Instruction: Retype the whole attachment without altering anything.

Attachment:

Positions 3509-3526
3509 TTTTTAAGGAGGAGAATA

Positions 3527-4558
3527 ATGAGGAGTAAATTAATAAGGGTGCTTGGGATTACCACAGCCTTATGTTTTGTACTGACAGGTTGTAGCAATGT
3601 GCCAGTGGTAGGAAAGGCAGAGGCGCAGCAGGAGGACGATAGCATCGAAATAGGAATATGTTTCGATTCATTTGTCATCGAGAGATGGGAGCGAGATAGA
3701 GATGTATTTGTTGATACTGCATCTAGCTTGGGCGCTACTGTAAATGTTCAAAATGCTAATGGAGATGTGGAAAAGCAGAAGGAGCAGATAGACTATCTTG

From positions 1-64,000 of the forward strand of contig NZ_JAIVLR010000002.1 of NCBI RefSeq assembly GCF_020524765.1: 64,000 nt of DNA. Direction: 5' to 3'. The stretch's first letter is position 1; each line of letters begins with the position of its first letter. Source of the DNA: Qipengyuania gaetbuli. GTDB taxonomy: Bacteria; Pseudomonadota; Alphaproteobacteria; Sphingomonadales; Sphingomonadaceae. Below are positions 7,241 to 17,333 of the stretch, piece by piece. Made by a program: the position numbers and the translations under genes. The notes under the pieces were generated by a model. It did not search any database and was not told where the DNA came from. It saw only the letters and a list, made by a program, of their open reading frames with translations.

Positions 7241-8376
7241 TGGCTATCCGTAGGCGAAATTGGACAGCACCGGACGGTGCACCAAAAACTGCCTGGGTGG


Positions 3509-3526
3509 TTTTTAAGGAGGAGAATA

Positions 3527-4558
3527 ATGAGGAGTAAATTAATAAGGGTGCTTGGGATTACCACAGCCTTATGTTTTGTACTGACAGGTTGTAGCAATGT
3601 GCCAGTGGTAGGAAAGGCAGAGGCGCAGCAGGAGGACGATAGCATCGAAATAGGAATATGTTTCGATTCATTTGTCATCGAGAGATGGGAGCGAGATAGA
3701 GATGTATTTGTTGATACTGCATCTAGCTTGGGCGCTACTGTAAATGTTCAAAATGCTAATGGAGATGTGGAAAAGCAGAAGGAGCAGATAGACTATCTTG

From positions 1-64,000 of the forward strand of contig NZ_JAIVLR010000002.1 of NCBI RefSeq assembly GCF_020524765.1: 64,000 nt of DNA. Direction: 5' to 3'. The stretch's first letter is position 1; each line of letters begins with the position of its first letter. Source of the DNA: Qipengyuania gaetbuli. GTDB taxonomy: Bacteria; Pseudomonadota; Alphaproteobacteria; Sphingomonadales; Sphingomonadaceae. Below are positions 7,241 to 17,333 of the stretch, piece by piece. Made by a program: the position numbers and the translations under genes. The notes under the pieces were generated by a model. It did not search any database and was not told where the DNA came from. It saw only the letters and a list, made by a program, of their open reading frames with translations.

Positions 7241-8376
7241 TGGCTATCCGTAGGCGAAATTGGACAGCACCGGACGGTGCACCAAAAACTGCCTGGGTGG